As one example, the AIMS report states that “…in the 2013-14 school year, some 332,000 Canadian students were enrolled in one or more distance education courses — 6.2 percent of the total 5.3 million K-12 student population…That number is dwarfed by the figure in the United States, where… the number of students accessing online learning doubled from 2 million to 4 million from 2010 to 2011, to some 5.3 million in 2014″

Well, the numbers have increased, that’s for sure, but the researchers cited in this instance are actually talking about enrollment in US higher education courses, not specifically about K-12. More accepted numbers have E-learning participation rates in K-12 in the US at around 3% – 4%, so Canada is actually doing better than our southern neighbours.

When it comes to the number of Nova Scotia students involved in online courses, the AIMs information is again rather skewed. The report is critical that Nova Scotia only has 2.2% of its students enrolled in distance education courses, well below the National average of 6.2%. However, if you allow for Blended Learning, where students are accessing technology with the guidance of a teacher, that number grows almost exponentially. In fact, according to a report by Dr. Micheal Barbour himself, written for The Canadian eLearning network, there are approximately 54,000 active Google education accounts currently in the province, and somewhere in the vicinity of 27,500 teachers and students are actively using the new Google Apps for Education System (GAFE) in the classroom. Taken together with the distance education numbers, that means close to 30,000 of our approximately 119,000 public school students are engaged, at some level at least, in online learning.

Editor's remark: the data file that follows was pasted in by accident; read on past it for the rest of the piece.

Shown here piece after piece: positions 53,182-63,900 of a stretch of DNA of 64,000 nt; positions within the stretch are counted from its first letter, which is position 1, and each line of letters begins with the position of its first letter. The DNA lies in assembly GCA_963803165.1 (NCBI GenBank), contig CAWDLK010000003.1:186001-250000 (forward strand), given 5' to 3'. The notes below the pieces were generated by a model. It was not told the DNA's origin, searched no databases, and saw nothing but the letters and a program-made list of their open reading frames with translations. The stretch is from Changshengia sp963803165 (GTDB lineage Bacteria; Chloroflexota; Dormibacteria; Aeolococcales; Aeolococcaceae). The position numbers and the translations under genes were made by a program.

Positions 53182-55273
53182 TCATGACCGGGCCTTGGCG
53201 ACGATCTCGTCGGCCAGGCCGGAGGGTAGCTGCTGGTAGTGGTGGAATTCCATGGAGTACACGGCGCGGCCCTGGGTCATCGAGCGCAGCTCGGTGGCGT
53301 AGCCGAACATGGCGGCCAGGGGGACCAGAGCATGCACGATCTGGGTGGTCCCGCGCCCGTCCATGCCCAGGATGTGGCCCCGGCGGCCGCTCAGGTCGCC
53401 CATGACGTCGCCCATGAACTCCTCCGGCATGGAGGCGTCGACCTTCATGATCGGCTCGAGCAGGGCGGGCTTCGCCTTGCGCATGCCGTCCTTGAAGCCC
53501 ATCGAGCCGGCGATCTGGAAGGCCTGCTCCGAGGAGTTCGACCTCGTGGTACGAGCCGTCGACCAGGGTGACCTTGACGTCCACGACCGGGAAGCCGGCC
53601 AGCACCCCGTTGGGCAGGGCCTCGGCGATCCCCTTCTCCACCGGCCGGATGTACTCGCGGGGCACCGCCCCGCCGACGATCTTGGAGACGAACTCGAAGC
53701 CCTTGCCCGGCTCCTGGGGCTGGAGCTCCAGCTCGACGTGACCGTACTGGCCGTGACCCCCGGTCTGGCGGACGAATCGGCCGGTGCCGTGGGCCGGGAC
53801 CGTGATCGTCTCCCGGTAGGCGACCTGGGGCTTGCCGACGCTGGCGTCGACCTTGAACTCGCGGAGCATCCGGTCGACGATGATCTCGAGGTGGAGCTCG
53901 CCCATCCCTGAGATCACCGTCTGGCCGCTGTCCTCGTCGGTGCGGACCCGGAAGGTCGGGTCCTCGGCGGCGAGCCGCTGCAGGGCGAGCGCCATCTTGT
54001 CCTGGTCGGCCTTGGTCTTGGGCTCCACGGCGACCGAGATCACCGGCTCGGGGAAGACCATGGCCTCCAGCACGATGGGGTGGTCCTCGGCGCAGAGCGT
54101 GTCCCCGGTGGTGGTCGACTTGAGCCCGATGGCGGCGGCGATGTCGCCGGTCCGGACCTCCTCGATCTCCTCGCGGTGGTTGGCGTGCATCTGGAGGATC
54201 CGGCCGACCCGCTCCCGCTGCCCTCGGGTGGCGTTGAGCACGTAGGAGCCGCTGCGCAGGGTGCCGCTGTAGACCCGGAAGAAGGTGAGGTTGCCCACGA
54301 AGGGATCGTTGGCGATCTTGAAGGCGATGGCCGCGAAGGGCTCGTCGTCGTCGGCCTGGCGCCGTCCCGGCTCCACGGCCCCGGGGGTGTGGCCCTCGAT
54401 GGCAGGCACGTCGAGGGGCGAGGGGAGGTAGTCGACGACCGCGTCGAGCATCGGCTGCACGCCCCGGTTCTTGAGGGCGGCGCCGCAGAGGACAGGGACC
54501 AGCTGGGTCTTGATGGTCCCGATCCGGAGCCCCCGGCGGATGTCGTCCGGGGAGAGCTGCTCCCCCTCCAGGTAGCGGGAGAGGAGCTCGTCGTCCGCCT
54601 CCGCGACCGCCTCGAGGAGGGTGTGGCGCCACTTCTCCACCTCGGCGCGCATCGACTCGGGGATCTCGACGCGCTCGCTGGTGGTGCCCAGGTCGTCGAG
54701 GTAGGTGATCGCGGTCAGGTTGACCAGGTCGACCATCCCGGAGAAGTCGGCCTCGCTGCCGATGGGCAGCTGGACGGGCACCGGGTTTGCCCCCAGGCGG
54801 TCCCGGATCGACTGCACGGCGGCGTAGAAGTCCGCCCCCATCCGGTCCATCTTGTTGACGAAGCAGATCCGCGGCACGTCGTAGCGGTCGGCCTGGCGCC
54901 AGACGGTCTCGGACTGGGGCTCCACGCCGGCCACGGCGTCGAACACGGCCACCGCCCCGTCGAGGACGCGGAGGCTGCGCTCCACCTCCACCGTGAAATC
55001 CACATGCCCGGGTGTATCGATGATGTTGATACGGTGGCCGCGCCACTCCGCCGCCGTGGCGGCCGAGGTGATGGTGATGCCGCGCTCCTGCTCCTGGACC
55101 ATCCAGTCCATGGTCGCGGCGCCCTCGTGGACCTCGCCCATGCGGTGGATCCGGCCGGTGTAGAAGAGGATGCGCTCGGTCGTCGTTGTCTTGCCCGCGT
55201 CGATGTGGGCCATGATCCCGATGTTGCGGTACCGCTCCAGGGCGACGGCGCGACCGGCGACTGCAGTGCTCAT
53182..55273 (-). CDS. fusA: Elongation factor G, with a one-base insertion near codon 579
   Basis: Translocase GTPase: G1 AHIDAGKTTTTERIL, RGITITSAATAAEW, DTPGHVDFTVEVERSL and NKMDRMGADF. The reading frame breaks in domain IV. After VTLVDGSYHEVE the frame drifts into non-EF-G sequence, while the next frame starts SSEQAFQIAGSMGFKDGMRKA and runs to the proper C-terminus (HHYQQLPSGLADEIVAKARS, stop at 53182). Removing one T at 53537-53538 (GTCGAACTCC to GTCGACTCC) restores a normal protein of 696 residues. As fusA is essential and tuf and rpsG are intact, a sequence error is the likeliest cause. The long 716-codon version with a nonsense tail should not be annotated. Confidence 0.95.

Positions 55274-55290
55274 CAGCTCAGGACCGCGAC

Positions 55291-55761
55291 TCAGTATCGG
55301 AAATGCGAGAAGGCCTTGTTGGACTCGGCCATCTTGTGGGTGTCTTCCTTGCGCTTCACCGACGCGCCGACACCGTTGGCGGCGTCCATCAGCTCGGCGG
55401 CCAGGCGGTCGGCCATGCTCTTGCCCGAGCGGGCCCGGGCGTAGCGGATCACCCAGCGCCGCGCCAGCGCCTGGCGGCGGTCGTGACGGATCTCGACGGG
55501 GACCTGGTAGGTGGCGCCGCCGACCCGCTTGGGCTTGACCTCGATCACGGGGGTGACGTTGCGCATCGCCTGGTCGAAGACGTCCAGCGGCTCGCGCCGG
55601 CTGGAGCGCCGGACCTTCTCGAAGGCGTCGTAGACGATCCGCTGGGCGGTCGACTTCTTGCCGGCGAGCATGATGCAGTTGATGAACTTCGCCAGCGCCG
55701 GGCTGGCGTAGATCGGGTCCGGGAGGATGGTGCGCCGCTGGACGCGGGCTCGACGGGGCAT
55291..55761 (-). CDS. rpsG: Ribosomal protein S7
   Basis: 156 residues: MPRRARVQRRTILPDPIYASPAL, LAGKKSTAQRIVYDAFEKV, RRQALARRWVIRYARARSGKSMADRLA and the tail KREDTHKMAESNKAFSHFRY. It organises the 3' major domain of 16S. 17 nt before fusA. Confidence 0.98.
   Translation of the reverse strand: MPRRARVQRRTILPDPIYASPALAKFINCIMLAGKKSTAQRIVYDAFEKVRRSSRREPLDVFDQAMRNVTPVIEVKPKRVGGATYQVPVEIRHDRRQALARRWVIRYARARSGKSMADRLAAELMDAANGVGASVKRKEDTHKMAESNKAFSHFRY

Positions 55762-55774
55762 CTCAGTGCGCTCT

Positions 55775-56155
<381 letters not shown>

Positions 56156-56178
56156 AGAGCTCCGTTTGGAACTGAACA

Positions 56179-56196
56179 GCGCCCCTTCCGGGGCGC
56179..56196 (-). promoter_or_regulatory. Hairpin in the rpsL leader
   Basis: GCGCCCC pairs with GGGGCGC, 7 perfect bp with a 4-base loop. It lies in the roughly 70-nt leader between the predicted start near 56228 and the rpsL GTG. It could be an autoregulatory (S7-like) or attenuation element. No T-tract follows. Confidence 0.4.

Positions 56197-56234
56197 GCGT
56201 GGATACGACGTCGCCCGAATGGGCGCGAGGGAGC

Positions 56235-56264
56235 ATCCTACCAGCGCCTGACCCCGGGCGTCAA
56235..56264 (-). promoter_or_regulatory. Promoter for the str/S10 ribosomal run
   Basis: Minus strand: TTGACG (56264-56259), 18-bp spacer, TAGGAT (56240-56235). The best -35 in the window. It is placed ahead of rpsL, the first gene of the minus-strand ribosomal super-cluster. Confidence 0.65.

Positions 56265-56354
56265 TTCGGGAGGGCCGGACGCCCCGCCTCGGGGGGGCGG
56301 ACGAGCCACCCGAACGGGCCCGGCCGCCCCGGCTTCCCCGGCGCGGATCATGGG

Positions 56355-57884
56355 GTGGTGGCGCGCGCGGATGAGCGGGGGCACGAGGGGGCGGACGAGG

It is hard to see how the numbers like that indicate to anyone that Nova Scotia is stuck in “brick and mortar” teaching.

The real kicker for me came when, within the report, AIMS itself actually recognized the value of using Blended Learning as the preferred model of technological integration. The report states quite clearly that “Blended learning …is proving far superior to online learning programs that are self-paced with little or no teacher-mediated interactions…”  and it trumpets these models for their ability to engage students and enhance learning.